Kings Park Bluff

Location: Kings Park, NY 

Size: 300 acres 

Date of hike: June 24, 2017

Kings Park Bluff is one of the coolest spots I've seen on Long Island.  I first visited it three years ago when I hiked the Long Island Greenbelt Trail, a 34-mile trail that spans north to south (or south to north) across Long Island. Since I had traveled south to north, the Greenbelt passed right through the bluff before ending at Sunken Meadow State Park.  But since the sun was setting that day and I was eager to complete the Greenbelt before dark, I pushed through the bluff without taking time to enjoy the views.  Well, I decided it was finally time to enjoy them once and for all.

The bluff's entrance is at the end of Old Dock Road and just to the west of the Old Dock Inn, an old-fashioned steak and seafood restaurant.  Since I'm not a Town of Smithtown resident, a teenage boy manning the entrance told me to park in one of the dozens of spaces leading up to the bluff on the west side of Old Dock Road.  Signs indicated those spots are reserved for town residents with boat trailers, but the cluster of spaces furthest from the entrance was a sign-free section.  And so there I parked amidst a handful of other cars whose owners were probably in the same boat (pun intended).  Before exploring, I did some pre-hike research on my phone to acquaint myself with the bluff's history and habitats.  Unfortunately, I didn't find anything of substance – not even the bluff's acreage, which I estimated above.  I then turned to Google Maps to get a sense of the area's geography.  I could be wrong, but it seems like the bluff is actually part of Sunken Meadow State Park, despite having a separate entrance.  Nevertheless, I have decided to give the beautiful bluff its very own blog entry.  It deserves it.

Upon exiting my jeep, the first thing I saw was a small sign for a Sunken Meadow dog path, which was located adjacent to the last parking space sitting furthest from the bluff entrance.  I later learned that the path is a sort-of back entrance to the bluff trails, while also leading to Sunken Meadow State Park if you follow it entirely west.  But since I was there for the bluff, my feet took me right to the water.  It was breathtaking, just as I remembered it from hiking the Greenbelt Trail in 2014.  The docks are located where the Nissequogue River meets the Smithtown Bay.  To the right, a bevy of boats were anchored in the picturesque river beyond the Old Dock Inn.  Straight ahead, only a stone's throw across that water, sits Short Beach.  Although it seems to be close in proximity, you must drive a few miles southeast and cross the river at Landing Avenue to reach that beach, which is located at the end of Boney Lane.  And to the left is the prettiest part: the bluff.  But we'll get to that shortly.  It's worth the wait.

After admiring the view from the docks, I headed west along a short boardwalk atop a dune.  It seemed to be a popular spot on this summer day with numerous cars parked beside the boardwalk and families relaxing on benches, or in some cases even using lawn chairs right on the boardwalk.  Instead of walking down to the beach though, I beelined for the bluff trail, which can be accessed through an opening in the rear of the parking lot.  Keep an eye out for the white markers denoting the Greenbelt Trail and just follow them straight up the bluff.  Then, prepare for your jaw to drop.  The trail winds along the bluff top with periodic gaps in the trees offering unreal views.  Changing tides seem to sculpt the beach below into funky peninsulas that stretch or shrink depending on the time of day.  It felt like a tropical island.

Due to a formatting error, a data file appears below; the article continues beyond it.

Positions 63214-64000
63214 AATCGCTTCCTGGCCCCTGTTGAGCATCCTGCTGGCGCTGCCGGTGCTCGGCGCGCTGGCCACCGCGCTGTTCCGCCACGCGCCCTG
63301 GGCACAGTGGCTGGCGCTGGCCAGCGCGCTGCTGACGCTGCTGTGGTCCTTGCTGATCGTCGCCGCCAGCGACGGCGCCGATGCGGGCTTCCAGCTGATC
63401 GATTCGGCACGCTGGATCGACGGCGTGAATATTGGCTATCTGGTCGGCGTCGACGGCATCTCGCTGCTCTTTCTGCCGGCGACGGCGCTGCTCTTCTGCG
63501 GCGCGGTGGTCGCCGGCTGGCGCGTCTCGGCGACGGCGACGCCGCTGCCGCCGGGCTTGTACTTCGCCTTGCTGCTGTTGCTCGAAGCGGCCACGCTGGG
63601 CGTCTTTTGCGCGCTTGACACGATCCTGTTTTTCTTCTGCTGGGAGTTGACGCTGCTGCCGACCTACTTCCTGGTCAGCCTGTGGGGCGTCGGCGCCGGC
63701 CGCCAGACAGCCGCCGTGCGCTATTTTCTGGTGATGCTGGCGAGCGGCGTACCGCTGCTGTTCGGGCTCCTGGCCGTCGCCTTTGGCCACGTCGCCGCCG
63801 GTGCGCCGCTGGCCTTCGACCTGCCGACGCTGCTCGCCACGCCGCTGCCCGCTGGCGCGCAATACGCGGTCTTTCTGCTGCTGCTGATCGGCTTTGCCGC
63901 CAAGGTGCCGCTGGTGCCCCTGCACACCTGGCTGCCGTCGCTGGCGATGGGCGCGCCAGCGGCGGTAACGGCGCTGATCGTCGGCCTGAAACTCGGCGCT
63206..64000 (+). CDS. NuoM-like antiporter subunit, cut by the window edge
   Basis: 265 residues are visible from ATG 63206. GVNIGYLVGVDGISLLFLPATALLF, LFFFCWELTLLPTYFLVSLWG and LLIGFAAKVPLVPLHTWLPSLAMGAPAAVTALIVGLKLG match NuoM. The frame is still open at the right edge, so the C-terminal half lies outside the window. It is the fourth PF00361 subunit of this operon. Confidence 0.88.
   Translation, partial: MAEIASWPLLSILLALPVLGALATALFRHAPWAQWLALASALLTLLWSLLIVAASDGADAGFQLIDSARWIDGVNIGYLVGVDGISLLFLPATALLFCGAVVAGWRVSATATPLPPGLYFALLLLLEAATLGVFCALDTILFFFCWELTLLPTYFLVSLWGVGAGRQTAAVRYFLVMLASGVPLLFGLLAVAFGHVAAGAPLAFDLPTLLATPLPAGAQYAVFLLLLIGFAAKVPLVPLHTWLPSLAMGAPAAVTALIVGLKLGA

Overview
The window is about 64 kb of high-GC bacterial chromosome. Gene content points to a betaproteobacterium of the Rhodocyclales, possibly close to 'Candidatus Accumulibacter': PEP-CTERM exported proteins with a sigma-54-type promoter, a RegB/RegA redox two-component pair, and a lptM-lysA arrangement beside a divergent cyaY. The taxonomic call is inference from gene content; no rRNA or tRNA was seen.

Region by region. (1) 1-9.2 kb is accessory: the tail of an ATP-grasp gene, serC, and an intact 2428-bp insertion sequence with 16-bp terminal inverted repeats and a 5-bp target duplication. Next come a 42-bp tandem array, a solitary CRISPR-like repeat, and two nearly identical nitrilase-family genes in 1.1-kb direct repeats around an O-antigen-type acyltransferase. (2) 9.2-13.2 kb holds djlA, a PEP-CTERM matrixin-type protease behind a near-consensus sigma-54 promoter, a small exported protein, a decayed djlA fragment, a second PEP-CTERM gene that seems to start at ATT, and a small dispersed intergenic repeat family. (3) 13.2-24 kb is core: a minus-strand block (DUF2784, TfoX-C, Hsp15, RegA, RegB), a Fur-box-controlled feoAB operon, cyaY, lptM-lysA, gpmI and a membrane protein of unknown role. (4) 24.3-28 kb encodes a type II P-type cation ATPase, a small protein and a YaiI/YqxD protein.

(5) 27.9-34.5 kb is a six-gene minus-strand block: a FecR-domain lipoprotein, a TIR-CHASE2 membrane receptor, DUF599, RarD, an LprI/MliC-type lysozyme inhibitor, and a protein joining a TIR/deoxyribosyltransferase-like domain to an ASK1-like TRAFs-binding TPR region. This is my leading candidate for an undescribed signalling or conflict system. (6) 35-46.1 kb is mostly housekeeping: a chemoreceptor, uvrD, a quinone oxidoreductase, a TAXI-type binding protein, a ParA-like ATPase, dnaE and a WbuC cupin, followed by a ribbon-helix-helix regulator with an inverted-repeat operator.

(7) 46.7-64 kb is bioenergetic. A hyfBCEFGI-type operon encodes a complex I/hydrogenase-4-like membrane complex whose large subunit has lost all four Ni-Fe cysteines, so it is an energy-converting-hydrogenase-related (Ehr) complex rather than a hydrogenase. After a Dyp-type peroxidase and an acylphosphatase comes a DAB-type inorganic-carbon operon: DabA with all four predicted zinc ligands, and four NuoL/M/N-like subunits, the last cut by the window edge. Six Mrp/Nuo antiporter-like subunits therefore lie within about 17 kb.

I followed the white markers all the way to Sunken Meadow State Park.  It took about a half hour, with a series of smaller trails branching off to zigzag down to the water.  I also noticed faded yellow markers starting at the park and heading east into the bluff.  Instead of taking that trail back, I used one of those zigzagging paths to make my way to the bluff's bottomBoy, what a terrific decision it was.  I highly recommend everyone hike both the bluff's top and bottom.  You won't be sorry.  A bridge at the bottom crosses Sunken Meadow Creek leading to the heart of Sunken Meadow State Park, but I saved that part of the park for a future hike focusing on Sunken Meadow.  The bluff supplied enough beauty for one day.

As I leisurely retreated to the parking lot, I experienced a deep sense of peace that I've felt countless times while hiking.  It happened between two fallen trees along the south side of Sunken Meadow Creek, with an osprey platform visible across the water.  It was one those special feelings that shows you you're fully invested in the present moment.  I touched the warm water and observed a tiny crab with one giant claw looking at me.  I should note that my music of choice was Tesseract's Altered State album, which is my favorite album from the past five years.  No doubt that helped set the mood.  The track "Exile" is pure magic.

In summary, I suggest everyone visit Kings Park Bluff, even if you just stroll the boardwalk.  All Long Islanders must experience these views at least once.  And, of course, feel free to grab a post-hike cold one at the Old Dock Inn.  They say the food is as good as the view.

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